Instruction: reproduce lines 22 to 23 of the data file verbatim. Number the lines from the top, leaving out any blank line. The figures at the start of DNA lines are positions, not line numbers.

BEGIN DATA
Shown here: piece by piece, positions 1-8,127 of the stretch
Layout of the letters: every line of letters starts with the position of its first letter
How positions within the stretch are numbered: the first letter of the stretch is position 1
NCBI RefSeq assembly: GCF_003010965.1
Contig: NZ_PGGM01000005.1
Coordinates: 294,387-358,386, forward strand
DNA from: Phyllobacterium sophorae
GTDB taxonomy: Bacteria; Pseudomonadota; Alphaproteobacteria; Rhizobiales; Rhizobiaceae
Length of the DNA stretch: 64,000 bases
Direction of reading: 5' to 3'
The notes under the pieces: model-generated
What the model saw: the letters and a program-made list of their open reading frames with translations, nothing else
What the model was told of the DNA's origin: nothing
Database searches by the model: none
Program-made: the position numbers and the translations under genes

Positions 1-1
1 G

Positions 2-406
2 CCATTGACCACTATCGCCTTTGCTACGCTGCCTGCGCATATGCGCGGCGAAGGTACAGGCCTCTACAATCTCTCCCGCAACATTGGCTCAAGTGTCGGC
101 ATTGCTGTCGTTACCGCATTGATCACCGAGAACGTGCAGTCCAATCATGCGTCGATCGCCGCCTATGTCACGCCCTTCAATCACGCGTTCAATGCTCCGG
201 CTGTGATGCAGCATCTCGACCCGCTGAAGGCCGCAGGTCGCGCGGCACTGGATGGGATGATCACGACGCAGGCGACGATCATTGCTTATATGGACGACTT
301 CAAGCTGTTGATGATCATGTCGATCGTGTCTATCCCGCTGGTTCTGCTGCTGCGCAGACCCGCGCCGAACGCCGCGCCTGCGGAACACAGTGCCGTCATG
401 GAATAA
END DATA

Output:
301 CAAGCTGTTGATGATCATGTCGATCGTGTCTATCCCGCTGGTTCTGCTGCTGCGCAGACCCGCGCCGAACGCCGCGCCTGCGGAACACAGTGCCGTCATG
401 GAATAA